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The Power of the Internet

In the last post, I spoke about traumatic growth. So, for this one, I wanted to give you an example of one of the amazing entrepreneurs whose story is covered in the book. This story can be found in Chapter 7, titled “Embrace the Now.” Here you will find out more about how Kheris Rogers, an 11-year old African American girl was able to turn the racially charged comments that she received at school into a flourishing business and personal brand with a bit of creativity and the power of the internet.

Now twelve years old, Kheris’ first experiences with bullying dated back to the first grade. One of four African American students in her primary class, Kheris faced severe backlash from classmates who teased her over her dark skin tone.





“I was the darkest of all of them, but they were all African American,” she said referring to the other three classmates.

The subject of horrid verbal and physical abuse, Kheris was punched and threatened by classmates, who referred to her as “a dead roach” or someone who “was left in the oven too long.” These harsh words were her first introduction to racism and tore her down to a point where she didn’t want to be in her own skin.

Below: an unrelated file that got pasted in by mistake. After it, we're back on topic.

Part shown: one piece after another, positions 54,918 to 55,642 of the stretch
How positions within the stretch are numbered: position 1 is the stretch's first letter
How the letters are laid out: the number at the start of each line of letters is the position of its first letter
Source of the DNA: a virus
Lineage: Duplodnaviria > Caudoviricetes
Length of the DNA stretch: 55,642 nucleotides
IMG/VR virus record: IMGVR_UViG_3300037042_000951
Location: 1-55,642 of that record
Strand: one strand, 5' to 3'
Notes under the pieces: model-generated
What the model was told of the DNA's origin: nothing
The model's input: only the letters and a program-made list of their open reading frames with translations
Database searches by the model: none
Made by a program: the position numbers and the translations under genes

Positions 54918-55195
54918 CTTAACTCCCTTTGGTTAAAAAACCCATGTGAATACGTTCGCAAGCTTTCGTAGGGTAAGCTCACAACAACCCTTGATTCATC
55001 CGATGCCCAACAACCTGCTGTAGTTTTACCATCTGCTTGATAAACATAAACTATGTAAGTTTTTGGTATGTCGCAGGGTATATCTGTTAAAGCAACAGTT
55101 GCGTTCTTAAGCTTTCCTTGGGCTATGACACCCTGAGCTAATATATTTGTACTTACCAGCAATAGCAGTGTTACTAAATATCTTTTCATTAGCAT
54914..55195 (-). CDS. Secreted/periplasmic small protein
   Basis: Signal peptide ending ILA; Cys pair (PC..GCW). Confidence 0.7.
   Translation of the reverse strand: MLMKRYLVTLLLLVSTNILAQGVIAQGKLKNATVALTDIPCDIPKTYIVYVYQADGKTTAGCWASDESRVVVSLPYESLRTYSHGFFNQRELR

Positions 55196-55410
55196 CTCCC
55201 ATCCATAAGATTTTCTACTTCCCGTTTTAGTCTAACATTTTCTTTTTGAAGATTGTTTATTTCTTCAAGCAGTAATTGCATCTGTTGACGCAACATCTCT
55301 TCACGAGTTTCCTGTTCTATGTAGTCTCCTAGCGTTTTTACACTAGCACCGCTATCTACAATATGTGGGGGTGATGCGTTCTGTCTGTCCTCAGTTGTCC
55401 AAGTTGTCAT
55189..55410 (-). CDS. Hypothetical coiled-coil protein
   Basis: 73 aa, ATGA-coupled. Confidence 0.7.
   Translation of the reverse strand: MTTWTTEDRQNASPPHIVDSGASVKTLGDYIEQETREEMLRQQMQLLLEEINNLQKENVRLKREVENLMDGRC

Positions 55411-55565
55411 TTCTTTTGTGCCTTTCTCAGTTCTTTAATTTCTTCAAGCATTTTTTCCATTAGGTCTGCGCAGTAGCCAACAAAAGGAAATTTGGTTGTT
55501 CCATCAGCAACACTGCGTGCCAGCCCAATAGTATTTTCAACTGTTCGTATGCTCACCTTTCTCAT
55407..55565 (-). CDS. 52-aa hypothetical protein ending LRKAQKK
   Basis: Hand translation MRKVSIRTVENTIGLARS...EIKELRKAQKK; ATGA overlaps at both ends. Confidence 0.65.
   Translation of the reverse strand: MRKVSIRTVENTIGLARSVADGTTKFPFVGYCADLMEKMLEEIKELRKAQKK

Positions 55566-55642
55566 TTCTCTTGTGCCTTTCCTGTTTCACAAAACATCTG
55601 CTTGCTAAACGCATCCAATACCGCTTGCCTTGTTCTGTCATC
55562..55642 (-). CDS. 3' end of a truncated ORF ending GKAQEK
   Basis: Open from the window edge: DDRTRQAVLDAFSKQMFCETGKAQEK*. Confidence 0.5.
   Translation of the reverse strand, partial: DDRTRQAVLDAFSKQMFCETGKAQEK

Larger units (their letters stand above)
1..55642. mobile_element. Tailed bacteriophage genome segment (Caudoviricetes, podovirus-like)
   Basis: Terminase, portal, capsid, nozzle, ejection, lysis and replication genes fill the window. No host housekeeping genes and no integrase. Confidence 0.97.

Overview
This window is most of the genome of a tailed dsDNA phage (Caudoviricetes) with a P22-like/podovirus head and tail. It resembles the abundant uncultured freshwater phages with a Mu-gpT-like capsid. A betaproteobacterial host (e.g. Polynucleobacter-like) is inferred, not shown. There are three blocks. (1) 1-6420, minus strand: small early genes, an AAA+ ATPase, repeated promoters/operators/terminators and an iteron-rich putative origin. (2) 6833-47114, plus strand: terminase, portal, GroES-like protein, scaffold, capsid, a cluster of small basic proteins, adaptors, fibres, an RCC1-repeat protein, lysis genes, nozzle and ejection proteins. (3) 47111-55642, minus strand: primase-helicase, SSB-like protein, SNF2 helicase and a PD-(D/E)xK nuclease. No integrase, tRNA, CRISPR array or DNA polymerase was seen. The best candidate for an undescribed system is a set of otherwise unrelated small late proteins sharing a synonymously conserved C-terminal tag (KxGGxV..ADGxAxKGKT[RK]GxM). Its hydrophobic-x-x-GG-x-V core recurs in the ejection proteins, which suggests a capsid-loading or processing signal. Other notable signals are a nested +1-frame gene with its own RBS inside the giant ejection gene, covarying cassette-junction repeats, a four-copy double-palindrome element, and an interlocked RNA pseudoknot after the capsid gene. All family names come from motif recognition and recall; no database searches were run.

“I would always come home crying, like I would just have tears just coming down my face,” she says.

She once asked if she could stay in the bathtub longer in hopes of making her skin lighter. To her family, it was clear that the bullying was taking a profound toll on her adolescent life.

“That’s when I realized the bullying that was going on at her school in the first grade was really taking a toll on her,” her mother said. Shockingly, this harassment did not only come from her classmates but from her teachers as well. In an environment that should encourage inclusion regardless of differences, she was singled out as a public exception.

“During an assignment where the students had to draw themselves, the teacher handed the shy dark-skinned girl a black crayon instead of a brown one.”

This left her confused and embarrassed, as her other three African American classmates received brown crayons for their self-portraits. After a year of mistreatment from peers and faculty, her mother, Erika Pollard, put her foot down and made the decision to transfer her daughter to a more diverse school.

Erika had hoped that if surrounded by students of similar racial backgrounds, Kheris’ bullying would dissipate. Yet, even in her new school the harassment continued because she still bore a darker skin tone than her fellow African American classmates. But this time, it was a bit different. The bullying came from those of the same race. Upset, hurt, and confused, she sought out advice from family members.


“Flex in your complexion.”

This phrase was coined by her grandmother, Bettie Pollard, who constantly used it to reiterate to Kheris and her sister that they were beautiful, no matter the color of their skin.